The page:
Dec 10 2007
Does Germany have its own version of Rupert Murdock? If so, does anyone else get the feeling that Jan Ullrich must have been porking his wife? I realize my only exposure to the German press is through cycling, but every frickin’ day it’s another thing with these people. Today’s screed – Ullrich and Fuentes were in contact way back in 2003. Shall I mention that to hear Fuentes’ at his little tea party in the Canaries last week, every doper in the peloton was apparently his client. He unified the dope bags, and he did it, he says, for the greater good.
But just because I shun the Mike Nifong method, doesn’t mean I prefer how they’re doing things in Italy. Mafia country label aside, the “prosecution” of Danilo DiLuca has been convoluted at best. The reigning Giro champ is now testifying for some reason – I’m not aware of any actual charges – that he didn’t use an IV drip before returning an abnormal, but not illegal, test result during his Giro win this year. Why DiLuca even bothered to answer, seeing as IV drips are legal as long as they’re not doped, is beyond me – maybe he’s trying to clean up his name after an inexplicable three month suspension for his connection to a different case cost him what could be the last ever UCI ProTour title.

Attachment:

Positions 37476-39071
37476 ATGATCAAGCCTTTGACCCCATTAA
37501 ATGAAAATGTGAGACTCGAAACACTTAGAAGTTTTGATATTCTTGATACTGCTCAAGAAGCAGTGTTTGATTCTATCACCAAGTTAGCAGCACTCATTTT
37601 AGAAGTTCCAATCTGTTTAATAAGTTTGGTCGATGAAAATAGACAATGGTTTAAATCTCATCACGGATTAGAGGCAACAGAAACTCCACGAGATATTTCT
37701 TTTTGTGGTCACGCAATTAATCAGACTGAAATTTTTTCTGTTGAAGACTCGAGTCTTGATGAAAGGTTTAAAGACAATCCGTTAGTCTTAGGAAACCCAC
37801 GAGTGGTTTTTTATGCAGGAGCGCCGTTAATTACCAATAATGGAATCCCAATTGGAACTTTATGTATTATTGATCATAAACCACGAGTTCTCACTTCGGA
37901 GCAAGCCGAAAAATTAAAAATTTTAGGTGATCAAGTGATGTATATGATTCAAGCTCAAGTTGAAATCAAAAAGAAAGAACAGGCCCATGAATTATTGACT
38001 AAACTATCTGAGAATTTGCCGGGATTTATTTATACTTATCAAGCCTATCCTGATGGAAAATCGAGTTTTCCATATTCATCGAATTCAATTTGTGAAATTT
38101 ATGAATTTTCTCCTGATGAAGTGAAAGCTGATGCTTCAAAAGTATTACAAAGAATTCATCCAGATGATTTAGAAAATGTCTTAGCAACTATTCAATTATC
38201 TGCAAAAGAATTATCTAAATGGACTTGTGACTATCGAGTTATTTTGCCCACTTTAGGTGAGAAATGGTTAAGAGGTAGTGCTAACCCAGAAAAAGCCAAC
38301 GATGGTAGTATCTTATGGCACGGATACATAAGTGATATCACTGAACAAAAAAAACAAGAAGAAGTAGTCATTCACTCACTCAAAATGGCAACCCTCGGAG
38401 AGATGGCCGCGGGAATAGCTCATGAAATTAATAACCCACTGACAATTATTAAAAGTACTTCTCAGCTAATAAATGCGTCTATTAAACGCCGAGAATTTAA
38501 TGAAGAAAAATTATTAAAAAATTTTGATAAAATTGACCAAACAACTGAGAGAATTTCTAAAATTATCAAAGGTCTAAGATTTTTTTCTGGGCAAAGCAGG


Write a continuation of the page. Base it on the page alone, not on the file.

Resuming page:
Isn’t there a better way to do this? Some middle ground between piling on when the stock of the accused is low, and flummoxing about when no one’s paying attention? Is this the sort of thing that’s bound to happen when teams that make more reasonable moves are stripped of title sponsors? Getting David Millar on WADA’s athlete panel can’t hurt, since he’s seen both sides of this anti-doping business. But IMHO, what WADA really needs is a media committee, some group to go out and lean on the press to focus less on hammering the most tightly tested sport in the world, and instead highlight the utter laughability of testing and and sanctioning in other sports, like those in the American mainstream.